Lasagna in Italy, not the cheesy, saucy stuff we make here in the US, is a very involved process. It all starts with a soffritto, followed by a meat ragu and if you REALLY like the people you are cooking for, you make the pasta. It is the only way to achieve the thin, thin layers that melt in your mouth and help give the lasagna its light texture. But it is a labor of love that takes patience and proper timing.
The first time I had this amazing dish was in Tuscany last year on our wine and food tour. Antonio's sister knows an Italian nonna who is in her 80's and makes the best lasagna you've ever eaten. She made us two big pans that arrived at our villa still warm from the oven, and we served outside in the garden with some delicious Cortona red wines. It takes her 2 days to make it, and now having done it myself, I know why.
I've been doing a series of posts on the recipes for the soffritto, the ragu, the pasta and the besciamella; now it's time to put it all together! It's best to make this over a two day period....the links to the recipes are highlighted in orange below.
Step One: Make the Soffritto
Like the Holy Trinity of New Orleans cuisine, a "soffritto" is the starting point for many Italian soups, sauces and stews. While locally we use equal parts onion, celery and green peppers, in Italy the base is usually a combination of carrots, onion and celery with the proportions of each depending on what you are cooking.
To begin to make the meat ragu, I first need the soffritto. Using the recipe in Frances Mayes new Tuscan Sun cookbook, I began the long journey to tomorrow's lasagna!
Step Two: Make the Ragu
Every cook in Italy has their own ragu recipe, variations on a theme of ground mixed meats, tomatoes, soffritto, herbs and spices. But one thing that remains constant is the love and care that goes in to making the perfect ragu. I don't claim to have achieved it yet, but I've learned a few tricks along the way that have helped me get a wonderfully flavorful sauce that can be used in many dishes. I like to make a big pot, use some and freeze the rest for a quick tagliatelle on a busy day.
Step Three: Make the Dough
I have two pasta dough recipes that I use on a regular basis, one is from Lidia Bastianich, the other is from Francis Mayes. I like them both equally as much, but when I made the lasagna I used Frances Mayes and I thought the texture and pliability of this dough was ideal for achieving the thin sheets needed for this dish. The ingredients vary ever so slightly and the process is the same. I use a kitchen aid mixer for the initial blending, kneed the dough by hand and after it has rested I use the pasta attachment for my mixer to roll the sheets. In this post I'll take you to the point where the dough is resting, before you roll it.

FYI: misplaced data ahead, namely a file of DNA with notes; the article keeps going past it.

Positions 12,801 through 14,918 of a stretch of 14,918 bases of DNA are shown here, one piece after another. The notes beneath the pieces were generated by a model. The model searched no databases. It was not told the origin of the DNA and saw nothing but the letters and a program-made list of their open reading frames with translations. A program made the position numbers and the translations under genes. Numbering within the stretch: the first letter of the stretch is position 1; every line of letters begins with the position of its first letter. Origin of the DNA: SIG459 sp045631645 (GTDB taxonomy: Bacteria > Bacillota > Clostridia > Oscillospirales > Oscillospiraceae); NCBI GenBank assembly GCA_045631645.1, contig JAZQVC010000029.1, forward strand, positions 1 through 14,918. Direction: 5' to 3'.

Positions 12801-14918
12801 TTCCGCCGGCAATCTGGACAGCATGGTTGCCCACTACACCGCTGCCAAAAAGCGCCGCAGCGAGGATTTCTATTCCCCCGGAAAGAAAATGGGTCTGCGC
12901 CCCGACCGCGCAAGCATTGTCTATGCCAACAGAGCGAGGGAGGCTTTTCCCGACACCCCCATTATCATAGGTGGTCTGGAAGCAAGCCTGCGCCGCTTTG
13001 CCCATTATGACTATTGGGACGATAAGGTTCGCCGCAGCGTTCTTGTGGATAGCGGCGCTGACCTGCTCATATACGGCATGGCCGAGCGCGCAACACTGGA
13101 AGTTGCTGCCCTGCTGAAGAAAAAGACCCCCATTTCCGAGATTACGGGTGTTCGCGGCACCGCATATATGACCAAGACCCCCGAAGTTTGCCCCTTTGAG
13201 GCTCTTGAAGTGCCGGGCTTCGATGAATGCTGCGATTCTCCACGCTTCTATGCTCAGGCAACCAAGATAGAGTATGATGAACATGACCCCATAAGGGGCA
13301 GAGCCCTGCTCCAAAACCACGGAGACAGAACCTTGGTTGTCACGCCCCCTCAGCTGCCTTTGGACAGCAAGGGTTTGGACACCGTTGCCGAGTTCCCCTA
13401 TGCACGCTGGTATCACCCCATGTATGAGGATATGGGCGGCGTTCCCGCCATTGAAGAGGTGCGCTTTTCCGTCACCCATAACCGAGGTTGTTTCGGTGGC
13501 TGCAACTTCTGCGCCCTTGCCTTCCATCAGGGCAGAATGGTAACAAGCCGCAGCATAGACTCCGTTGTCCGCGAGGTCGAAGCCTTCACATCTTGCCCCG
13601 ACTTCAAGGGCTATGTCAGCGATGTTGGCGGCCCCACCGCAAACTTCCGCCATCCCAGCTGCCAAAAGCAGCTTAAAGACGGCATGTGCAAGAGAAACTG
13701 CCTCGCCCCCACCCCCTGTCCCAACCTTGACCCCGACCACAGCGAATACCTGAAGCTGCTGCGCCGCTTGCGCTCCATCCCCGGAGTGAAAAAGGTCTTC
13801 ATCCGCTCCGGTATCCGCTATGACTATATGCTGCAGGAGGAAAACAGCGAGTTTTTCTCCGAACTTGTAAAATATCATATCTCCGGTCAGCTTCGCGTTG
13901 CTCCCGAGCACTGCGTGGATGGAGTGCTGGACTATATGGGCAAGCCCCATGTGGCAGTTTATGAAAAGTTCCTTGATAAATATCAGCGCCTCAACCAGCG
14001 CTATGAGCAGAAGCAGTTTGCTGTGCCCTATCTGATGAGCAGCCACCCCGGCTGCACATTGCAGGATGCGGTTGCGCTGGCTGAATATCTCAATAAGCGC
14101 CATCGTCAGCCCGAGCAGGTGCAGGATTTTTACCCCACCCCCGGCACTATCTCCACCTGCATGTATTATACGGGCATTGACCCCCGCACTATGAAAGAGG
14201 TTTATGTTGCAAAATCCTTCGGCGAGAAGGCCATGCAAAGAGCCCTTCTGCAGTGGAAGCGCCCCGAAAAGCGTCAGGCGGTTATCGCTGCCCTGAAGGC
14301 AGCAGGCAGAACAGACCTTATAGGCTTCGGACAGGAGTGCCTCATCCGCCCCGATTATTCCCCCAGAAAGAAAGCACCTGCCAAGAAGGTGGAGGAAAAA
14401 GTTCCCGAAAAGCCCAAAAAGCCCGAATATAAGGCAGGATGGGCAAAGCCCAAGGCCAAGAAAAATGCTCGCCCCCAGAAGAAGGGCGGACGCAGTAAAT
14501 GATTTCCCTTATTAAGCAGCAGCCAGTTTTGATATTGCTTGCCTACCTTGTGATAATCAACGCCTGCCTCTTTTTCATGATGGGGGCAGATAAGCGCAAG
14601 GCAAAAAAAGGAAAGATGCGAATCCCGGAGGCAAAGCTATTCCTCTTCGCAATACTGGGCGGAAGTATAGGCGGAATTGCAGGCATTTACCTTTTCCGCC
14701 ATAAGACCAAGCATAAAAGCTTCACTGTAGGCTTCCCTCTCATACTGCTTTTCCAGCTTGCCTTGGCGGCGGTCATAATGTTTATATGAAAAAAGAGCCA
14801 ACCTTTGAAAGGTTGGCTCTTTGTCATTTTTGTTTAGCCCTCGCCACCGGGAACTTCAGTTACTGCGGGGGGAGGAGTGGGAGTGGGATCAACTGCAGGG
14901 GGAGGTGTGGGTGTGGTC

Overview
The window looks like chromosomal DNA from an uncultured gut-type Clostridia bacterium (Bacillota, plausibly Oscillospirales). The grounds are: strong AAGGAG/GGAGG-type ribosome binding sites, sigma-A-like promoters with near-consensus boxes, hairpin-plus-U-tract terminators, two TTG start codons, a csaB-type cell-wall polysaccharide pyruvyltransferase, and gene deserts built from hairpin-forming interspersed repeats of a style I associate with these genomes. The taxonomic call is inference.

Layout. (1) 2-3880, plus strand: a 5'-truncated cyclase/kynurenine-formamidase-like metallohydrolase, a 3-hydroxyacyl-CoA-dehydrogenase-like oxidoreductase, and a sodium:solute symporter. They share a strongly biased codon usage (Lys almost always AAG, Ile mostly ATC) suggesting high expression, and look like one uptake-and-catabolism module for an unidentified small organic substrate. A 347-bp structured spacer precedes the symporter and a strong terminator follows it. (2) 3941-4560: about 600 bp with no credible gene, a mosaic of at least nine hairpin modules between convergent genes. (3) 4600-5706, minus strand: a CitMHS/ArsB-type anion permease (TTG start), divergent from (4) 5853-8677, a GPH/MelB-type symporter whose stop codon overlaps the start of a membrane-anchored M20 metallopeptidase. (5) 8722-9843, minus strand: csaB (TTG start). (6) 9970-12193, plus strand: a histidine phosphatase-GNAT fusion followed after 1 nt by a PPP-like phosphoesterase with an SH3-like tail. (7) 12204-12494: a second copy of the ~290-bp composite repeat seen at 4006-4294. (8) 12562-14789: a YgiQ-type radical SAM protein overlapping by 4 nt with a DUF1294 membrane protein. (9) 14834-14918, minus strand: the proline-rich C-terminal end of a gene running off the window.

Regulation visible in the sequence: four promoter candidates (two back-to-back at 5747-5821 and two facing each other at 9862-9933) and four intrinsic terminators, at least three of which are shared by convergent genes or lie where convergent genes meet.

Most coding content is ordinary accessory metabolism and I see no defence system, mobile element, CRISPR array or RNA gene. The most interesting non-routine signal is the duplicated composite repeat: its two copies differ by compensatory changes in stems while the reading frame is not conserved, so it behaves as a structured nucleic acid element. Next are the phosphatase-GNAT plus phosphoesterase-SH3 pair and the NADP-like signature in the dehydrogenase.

Step Four: Make the Besciamella
So your dough is currently resting and you have time to make your besciamella before we start assembling the dish. Either of these recipes will give you the desired affect of adding a wonderful creaminess to your layers of lasagna, read through them both and decide what you have the energy for!
-1 lb fresh egg pasta dough resting
-5 oz. Parmesan cheese, grated
-2-5 oz. balls of mozzarella
-a handful of fresh sage leaves
-Preheat you oven to 350 degrees F and butter a large baking dish. Put a big pot of salted water with a good glug of oil on the stove for the pasta.
-Reheat your ragu and put keep your white sauce on the stove at a very low heat, to keep it warm and make it easier to work with.
-Roll out your pasta dough
Rolling the dough with a pasta machine (I used the Kitchen Aid attachments). Cut the ball of dough into 6 equal pieces. Shape each piece into a rectangle about 5x3 inches. Lightly flour the pasta rectangles and cover them with a kitchen towel. Set the rollers of the pasta machine to the widest setting. Pass one of the pasta rectangles through the rollers long side first, then pass it though the rollers a second time. Keep the dough lightly floured-just enough to prevent if from sticking to the rollers. Reduce the width by one setting and pass the piece of dough through the rollers again. Support the dough with your hand as it comes through the rollers-don't pull it though, or the dough will shrink so it is narrower than the width of the rollers.
Continue working with the piece of dough and reducing the width one setting each time until the dough has been passed through to the proper setting. (Each pasta machine is different. I finish with the next to the thinnest one);You want to roll out strips of pasta that are about 3 x 10 inches depending on the size of your pan. I made mine a little longer and wider to accommodate the round shape of my pan. Always keep the pieces of dough that aren't being rolled covered with a towel. If you find the dough is very elastic, let all pieces rest for 5 to 10 minutes before continuing.
When you have rolled one of your pieces of dough into the correct size, blanch 2 strips at a time in the boiling water and cover the bottom of the baking dish with pasta strips, letting them hang over the edges. Put down a layer of meat sauce, then some white sauce and a sprinkling of fresh Parmesan. Roll and blanch another piece of dough and continue to repeat the process until you run out of ragu. But keep back enough white sauce for a final layer on top.
Fold the over the pasta ends from the edges and top with the white remaining sauce. Sprinkle with Parmesan, tear the mozzarella over the top, scatter your sage leaves and drizzle with olive oil. Bake in the preheated over for 45 minutes or so until golden.
Prepare to "wow" your friends and family...
All of this effort deserved a fine wine so we opened a gorgeous 2001 Castelgiocondo Brunello di Montalcino signed by the Marchesi di Frescobaldi himself when he was in the shop one day way back when...